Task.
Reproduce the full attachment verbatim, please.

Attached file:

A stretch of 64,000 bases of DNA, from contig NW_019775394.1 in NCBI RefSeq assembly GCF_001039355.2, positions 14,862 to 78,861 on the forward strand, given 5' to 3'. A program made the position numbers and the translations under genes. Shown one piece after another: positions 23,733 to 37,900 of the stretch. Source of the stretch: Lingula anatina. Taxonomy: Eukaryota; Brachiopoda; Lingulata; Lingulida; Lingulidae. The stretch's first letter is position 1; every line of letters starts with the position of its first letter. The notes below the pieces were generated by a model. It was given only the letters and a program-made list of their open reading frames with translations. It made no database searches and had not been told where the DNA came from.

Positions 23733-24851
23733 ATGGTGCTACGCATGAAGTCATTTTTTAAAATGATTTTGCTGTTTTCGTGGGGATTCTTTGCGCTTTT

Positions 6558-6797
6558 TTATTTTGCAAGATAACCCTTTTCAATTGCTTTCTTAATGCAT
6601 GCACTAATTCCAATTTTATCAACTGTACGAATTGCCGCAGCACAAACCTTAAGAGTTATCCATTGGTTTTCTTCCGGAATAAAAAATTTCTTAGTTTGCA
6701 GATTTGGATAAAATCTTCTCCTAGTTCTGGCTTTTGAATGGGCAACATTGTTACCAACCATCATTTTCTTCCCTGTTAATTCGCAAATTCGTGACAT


A stretch of 64,000 bases of DNA, from contig NW_019775394.1 in NCBI RefSeq assembly GCF_001039355.2, positions 14,862 to 78,861 on the forward strand, given 5' to 3'. A program made the position numbers and the translations under genes. Shown one piece after another: positions 23,733 to 37,900 of the stretch. Source of the stretch: Lingula anatina. Taxonomy: Eukaryota; Brachiopoda; Lingulata; Lingulida; Lingulidae. The stretch's first letter is position 1; every line of letters starts with the position of its first letter. The notes below the pieces were generated by a model. It was given only the letters and a program-made list of their open reading frames with translations. It made no database searches and had not been told where the DNA came from.

Positions 23733-24851
23733 ATGGTGCTACGCATGAAGTCATTTTTTAAAATGATTTTGCTGTTTTCGTGGGGATTCTTTGCGCTTTT

Positions 6558-6797
6558 TTATTTTGCAAGATAACCCTTTTCAATTGCTTTCTTAATGCAT
6601 GCACTAATTCCAATTTTATCAACTGTACGAATTGCCGCAGCACAAACCTTAAGAGTTATCCATTGGTTTTCTTCCGGAATAAAAAATTTCTTAGTTTGCA
6701 GATTTGGATAAAATCTTCTCCTAGTTCTGGCTTTTGAATGGGCAACATTGTTACCAACCATCATTTTCTTCCCTGTTAATTCGCAAATTCGTGACAT